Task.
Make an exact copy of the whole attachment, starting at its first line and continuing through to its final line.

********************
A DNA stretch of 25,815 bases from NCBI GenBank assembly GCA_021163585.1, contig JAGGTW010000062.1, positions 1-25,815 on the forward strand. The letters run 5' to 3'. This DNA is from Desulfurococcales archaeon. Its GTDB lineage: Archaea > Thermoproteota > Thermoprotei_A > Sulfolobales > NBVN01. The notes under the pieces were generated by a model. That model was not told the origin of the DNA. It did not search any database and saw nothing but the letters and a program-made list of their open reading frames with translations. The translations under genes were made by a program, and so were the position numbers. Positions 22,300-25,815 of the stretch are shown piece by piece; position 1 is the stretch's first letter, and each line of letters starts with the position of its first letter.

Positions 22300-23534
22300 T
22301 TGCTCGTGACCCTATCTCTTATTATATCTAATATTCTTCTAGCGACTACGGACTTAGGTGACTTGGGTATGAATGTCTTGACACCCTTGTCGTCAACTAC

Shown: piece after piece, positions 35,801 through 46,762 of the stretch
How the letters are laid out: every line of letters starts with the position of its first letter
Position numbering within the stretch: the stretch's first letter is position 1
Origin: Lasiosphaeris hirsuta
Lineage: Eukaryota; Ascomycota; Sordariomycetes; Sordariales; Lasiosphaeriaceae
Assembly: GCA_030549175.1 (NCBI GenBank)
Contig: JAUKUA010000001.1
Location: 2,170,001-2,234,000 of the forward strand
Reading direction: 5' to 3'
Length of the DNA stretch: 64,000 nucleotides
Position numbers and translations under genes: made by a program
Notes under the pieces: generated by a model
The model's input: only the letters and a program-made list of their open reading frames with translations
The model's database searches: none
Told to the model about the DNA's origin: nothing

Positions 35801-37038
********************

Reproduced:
A DNA stretch of 25,815 bases from NCBI GenBank assembly GCA_021163585.1, contig JAGGTW010000062.1, positions 1-25,815 on the forward strand. The letters run 5' to 3'. This DNA is from Desulfurococcales archaeon. Its GTDB lineage: Archaea > Thermoproteota > Thermoprotei_A > Sulfolobales > NBVN01. The notes under the pieces were generated by a model. That model was not told the origin of the DNA. It did not search any database and saw nothing but the letters and a program-made list of their open reading frames with translations. The translations under genes were made by a program, and so were the position numbers. Positions 22,300-25,815 of the stretch are shown piece by piece; position 1 is the stretch's first letter, and each line of letters starts with the position of its first letter.

Positions 22300-23534
22300 T
22301 TGCTCGTGACCCTATCTCTTATTATATCTAATATTCTTCTAGCGACTACGGACTTAGGTGACTTGGGTATGAATGTCTTGACACCCTTGTCGTCAACTAC

Shown: piece after piece, positions 35,801 through 46,762 of the stretch
How the letters are laid out: every line of letters starts with the position of its first letter
Position numbering within the stretch: the stretch's first letter is position 1
Origin: Lasiosphaeris hirsuta
Lineage: Eukaryota; Ascomycota; Sordariomycetes; Sordariales; Lasiosphaeriaceae
Assembly: GCA_030549175.1 (NCBI GenBank)
Contig: JAUKUA010000001.1
Location: 2,170,001-2,234,000 of the forward strand
Reading direction: 5' to 3'
Length of the DNA stretch: 64,000 nucleotides
Position numbers and translations under genes: made by a program
Notes under the pieces: generated by a model
The model's input: only the letters and a program-made list of their open reading frames with translations
The model's database searches: none
Told to the model about the DNA's origin: nothing

Positions 35801-37038